Sculpture honouring ill All Black legend has lifted his spirits, says daughter.
Sir Colin Meads is battling another health setback and might be too sick to witness tomorrow's unveiling of a statue honouring the All Black legend.
Sir Colin's youngest daughter, Shelley Mitchell, has revealed the latest setback as her father's battle with cancer intensifies.
At 1.30pm a bronze statue of the 81-year-old rugby great, who is battling pancreatic cancer, will be unveiled in Sir Colin's hometown of Te Kuiti.
Auckland sculptor Natalie Stamilla was asked to create the artwork after designing a bronze of fellow ex-All Black Michael Jones for Eden Park.
Hundreds of people - including touring Lions fans - are expected to be in the King Country for the occasion tomorrow.
However, Mitchell has revealed in an interview with Tony Veitch which is set to air on Newstalk ZB today her father may not be in the crowd gathered in the town's main street for the celebration.
"He really wants to be there. He hasn't been that well lately. He is feeling a bit weaker and he has been concerned about making sure he's well enough to handle all the attention on the day," she said.
In an earlier interview with Veitch, Sir Colin revealed the unveiling of the statue would likely be his last public appearance as he confirmed he wouldn't be attending any of the Lions tour matches.
But it's now uncertain whether he'll be well enough to go to the ceremony on Monday.
"I hope it all plays out and that Dad can be there, but otherwise it's going to be a really neat day and [I'm] really looking forward to it," Mitchell said.
"If it's not meant to be, well, he just needs to look after himself. Fingers crossed he has the strength on the day."
Sir Colin swore he'd "beat the bastard" that was cancer in an interview with the Herald on Sunday in March.
But when he spoke to Veitch two months later he said his health had deteriorated.
"I've had more scans and [they were] not so successful... I'm having a bit of pain and that sort of thing. But I'm still fighting it, I'm going to be here for a while yet."
While he was a bit embarrassed at the attention the statue had attracted, Meads said he was also humbled.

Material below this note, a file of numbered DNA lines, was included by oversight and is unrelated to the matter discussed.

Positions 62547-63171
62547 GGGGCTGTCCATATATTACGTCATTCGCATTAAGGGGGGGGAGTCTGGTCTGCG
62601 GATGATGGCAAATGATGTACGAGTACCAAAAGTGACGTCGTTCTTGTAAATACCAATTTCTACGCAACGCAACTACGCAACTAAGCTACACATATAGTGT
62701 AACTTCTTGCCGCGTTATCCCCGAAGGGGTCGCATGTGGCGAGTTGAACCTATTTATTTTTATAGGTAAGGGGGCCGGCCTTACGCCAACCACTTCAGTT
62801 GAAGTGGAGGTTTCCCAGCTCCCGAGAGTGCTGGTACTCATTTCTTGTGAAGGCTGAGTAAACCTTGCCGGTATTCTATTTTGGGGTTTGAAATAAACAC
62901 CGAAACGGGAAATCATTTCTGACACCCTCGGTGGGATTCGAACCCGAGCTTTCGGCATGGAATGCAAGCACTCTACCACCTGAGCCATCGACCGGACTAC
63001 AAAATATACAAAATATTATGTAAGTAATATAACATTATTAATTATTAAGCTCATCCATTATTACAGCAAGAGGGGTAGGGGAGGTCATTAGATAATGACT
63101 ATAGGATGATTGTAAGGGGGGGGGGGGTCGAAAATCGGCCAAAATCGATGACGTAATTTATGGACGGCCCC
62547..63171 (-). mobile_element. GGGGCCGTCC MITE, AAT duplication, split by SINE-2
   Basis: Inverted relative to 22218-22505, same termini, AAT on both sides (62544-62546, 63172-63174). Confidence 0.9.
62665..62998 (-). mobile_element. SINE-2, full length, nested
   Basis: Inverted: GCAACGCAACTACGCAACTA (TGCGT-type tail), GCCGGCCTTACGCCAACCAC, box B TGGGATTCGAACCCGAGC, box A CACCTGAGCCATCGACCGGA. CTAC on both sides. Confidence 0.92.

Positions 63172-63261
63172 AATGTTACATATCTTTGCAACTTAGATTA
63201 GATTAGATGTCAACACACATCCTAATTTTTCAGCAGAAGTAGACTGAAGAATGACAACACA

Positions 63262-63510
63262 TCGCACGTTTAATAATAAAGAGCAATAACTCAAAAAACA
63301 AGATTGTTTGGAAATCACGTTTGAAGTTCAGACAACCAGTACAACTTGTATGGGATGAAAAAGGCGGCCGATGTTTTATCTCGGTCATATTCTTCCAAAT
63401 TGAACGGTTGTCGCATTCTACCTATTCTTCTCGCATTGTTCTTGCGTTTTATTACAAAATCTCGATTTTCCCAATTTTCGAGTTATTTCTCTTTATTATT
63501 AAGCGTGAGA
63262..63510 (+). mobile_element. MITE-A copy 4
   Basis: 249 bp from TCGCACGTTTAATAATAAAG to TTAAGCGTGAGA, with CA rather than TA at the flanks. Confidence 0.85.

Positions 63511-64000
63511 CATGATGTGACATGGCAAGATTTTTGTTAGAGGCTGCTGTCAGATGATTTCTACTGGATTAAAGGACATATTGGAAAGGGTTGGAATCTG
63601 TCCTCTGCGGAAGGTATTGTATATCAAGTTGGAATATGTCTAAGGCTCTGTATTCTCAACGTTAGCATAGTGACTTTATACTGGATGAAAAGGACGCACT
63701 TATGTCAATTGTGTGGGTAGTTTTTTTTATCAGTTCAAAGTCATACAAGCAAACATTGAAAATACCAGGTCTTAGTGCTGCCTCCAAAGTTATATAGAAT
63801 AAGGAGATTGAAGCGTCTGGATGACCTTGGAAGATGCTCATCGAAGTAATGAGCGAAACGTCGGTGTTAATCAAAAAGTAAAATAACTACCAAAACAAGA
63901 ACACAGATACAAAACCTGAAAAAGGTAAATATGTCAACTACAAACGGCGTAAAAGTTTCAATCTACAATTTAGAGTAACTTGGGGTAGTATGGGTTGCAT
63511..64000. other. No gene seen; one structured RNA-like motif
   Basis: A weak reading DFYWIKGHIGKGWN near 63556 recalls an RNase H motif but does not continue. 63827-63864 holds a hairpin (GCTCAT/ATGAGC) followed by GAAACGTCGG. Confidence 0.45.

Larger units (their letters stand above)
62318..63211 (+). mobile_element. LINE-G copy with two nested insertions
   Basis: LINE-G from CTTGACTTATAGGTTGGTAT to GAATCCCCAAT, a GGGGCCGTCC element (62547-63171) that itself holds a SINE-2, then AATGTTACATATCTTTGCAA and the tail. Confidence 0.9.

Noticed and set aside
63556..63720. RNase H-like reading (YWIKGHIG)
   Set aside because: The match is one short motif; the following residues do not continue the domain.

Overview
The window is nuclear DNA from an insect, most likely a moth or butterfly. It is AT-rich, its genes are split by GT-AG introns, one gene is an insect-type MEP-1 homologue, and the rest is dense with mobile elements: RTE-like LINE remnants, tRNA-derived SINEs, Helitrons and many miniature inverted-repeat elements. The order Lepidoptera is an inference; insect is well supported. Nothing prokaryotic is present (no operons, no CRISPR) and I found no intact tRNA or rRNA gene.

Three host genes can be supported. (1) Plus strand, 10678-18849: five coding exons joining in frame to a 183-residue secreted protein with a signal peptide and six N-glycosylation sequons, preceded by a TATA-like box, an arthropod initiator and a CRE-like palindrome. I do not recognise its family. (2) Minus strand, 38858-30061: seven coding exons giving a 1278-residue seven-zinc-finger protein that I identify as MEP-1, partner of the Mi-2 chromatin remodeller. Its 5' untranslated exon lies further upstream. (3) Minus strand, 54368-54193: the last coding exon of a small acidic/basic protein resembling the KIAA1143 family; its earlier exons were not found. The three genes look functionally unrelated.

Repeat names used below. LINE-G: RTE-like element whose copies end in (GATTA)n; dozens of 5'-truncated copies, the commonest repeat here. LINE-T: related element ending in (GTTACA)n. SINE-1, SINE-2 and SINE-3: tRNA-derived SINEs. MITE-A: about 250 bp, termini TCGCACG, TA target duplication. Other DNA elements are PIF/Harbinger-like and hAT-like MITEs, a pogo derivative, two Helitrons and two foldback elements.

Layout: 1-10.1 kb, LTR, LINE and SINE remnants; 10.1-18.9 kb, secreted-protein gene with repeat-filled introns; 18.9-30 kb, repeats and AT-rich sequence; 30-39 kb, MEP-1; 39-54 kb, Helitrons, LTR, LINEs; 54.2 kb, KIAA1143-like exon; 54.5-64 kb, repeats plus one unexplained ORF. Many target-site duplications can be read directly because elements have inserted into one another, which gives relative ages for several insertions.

"It's the sort of thing you don't expect late in life. I'm an old bugger now and I'm not keeping the best of health, and you sort of think 'well, why me?'
"It helps keep you going. It is nice. It's humbling. It's something you don't push for but when asked 'would you agree to it?' you feel you've got to say 'yes'."
Mitchell said her father wasn't outwardly emotional but the honour of having a statue of him erected had lifted his spirits during his health struggles.
"I think underneath he's chuffed and I think he's doing the best he can to be there with his health and that."
Although it was initially weird for her to think about having a statue of her dad in her hometown, she had become more excited about it as the date of its unveiling drew nearer.
"For us as a family, we are really proud of what Dad has achieved over his lifetime - his All Black career and all his community work that he did," Mitchell said.
She had seen photo of the statute and said Stamilla had done a great job capturing her father's likeness.
"I was impressed... I know she did a lot of research to try to make it look as like Dad as what we'd want in the main street. I'm excited.
"There's an amazing committee here in Te Kuiti that have put a lot of time and effort into getting this just so. They wanted it to be perfect and a great celebration for Dad. It really is coming together amazing and I think it's going to look great."
Listen to Tony Veitch's full interview with Shelley Mitchell on Newstalk ZB from midday.